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Precipitation on Tibetan Plateau underestimated
By:China Daily
update:June 07,2024
Precipitation across the Tibetan Plateau, which is known as Asia's water tower, has been significantly underestimated, Chinese researchers said in a paper published in the Proceedings of the National Academy of Sciences late last month.

The researchers, from the Chinese Academy of Sciences' Institute of Tibetan Plateau Research, said the underestimation is caused by the measuring instruments used and the method of calculation, and called for a "redesigned precipitation observation strategy" to remedy it.

A substantial proportion of precipitation over the plateau falls as snow, often accompanied by strong winds.

The researchers said ground-based instrument monitoring is widely regarded as the primary and most reliable technique for acquiring precipitation data, but traditional ground-level precipitation gauges have a limited cross-section in the collection cylinder and a sealed bottom.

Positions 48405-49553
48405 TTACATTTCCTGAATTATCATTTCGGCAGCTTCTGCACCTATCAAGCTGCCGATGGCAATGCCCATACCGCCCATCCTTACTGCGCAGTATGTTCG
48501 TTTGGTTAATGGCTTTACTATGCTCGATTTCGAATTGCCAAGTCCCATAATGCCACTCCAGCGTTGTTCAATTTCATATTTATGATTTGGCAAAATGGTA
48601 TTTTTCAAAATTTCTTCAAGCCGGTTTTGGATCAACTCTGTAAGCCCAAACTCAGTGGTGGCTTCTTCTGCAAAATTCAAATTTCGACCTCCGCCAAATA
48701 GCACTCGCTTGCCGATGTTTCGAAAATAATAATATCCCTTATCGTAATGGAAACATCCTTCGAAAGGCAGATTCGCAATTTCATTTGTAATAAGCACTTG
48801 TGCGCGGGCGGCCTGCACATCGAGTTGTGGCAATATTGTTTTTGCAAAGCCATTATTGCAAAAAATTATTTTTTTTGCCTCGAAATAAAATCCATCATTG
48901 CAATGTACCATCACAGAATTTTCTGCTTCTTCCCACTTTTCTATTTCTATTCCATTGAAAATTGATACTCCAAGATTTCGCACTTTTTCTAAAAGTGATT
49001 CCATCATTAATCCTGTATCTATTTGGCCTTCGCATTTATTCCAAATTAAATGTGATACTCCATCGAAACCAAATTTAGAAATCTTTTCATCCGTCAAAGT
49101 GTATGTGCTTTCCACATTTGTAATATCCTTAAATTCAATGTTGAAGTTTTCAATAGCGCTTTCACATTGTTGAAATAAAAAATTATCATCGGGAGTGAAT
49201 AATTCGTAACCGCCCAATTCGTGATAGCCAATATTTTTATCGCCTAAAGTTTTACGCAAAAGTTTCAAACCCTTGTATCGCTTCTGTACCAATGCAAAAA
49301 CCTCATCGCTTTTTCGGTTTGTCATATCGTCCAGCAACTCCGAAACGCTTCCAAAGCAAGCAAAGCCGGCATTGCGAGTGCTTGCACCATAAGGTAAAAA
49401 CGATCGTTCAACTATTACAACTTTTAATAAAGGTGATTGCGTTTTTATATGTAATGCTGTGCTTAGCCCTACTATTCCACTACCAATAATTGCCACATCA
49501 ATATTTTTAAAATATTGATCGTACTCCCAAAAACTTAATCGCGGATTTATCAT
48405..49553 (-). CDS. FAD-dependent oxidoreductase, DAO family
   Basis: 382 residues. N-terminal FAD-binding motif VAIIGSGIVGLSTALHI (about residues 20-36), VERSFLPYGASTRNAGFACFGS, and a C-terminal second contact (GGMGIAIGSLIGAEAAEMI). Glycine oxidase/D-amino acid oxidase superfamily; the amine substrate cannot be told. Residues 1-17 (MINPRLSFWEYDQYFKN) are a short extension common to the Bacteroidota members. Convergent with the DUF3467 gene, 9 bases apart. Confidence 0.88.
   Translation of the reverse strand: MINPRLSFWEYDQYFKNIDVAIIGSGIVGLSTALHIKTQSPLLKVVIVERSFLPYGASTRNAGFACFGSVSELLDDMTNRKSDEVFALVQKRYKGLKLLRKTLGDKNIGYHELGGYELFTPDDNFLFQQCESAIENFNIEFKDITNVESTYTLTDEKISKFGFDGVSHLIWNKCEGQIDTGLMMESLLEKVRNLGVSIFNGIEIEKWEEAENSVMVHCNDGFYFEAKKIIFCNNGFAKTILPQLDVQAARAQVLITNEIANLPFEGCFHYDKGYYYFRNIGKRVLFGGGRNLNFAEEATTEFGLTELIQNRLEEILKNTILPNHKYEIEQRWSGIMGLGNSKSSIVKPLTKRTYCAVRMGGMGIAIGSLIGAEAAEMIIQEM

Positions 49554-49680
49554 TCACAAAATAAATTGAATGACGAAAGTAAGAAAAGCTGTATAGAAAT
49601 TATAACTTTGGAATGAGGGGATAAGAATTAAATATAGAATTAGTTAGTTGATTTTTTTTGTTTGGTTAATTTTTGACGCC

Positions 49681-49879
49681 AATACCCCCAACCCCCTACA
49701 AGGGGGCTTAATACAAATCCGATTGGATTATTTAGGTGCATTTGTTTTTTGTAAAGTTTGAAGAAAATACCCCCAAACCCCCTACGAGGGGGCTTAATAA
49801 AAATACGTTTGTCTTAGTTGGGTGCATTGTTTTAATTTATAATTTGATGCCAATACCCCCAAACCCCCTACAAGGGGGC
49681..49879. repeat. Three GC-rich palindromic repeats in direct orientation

"This design results in the formation of upward supporting airflow under windy conditions, which in turn prevents raindrops or snowflakes from entering the gauge cylinder. Consequently, this leads to an underestimation of precipitation in this region," said Miao Chiyuan from Beijing Normal University, the first author of the study.

Miao said the instrument measurement error caused by strong winds is the primary factor affecting the accuracy of precipitation measurements in high-altitude regions, with errors under extreme weather conditions potentially exceeding 100 percent.

Apart from the equipment, variations in altitude can cause mistakes in the data collected. Weather stations in the region are often placed in valleys or lower areas for convenience, which means they miss out on precipitation that occurs at higher elevations. Additionally, the limited number of stations and their uneven distribution can make the data even less accurate, according to the study.

The Tibetan Plateau, home to more than 100,000 square kilometers of glaciers and 1 million sq km of frozen soil, serves as the source of 10 major Asian river systems flowing into 10 countries, and supports the lives of about 2 billion people.

"In the context of accelerated warming, precipitation across the Tibetan Plateau plays a critical role in water cycles. Accordingly, obtaining reliable precipitation information… is a prerequisite for water cycle analysis, future climate projections, and water-related disaster risk assessments," said the institute's Li Xin, the corresponding author of the research.

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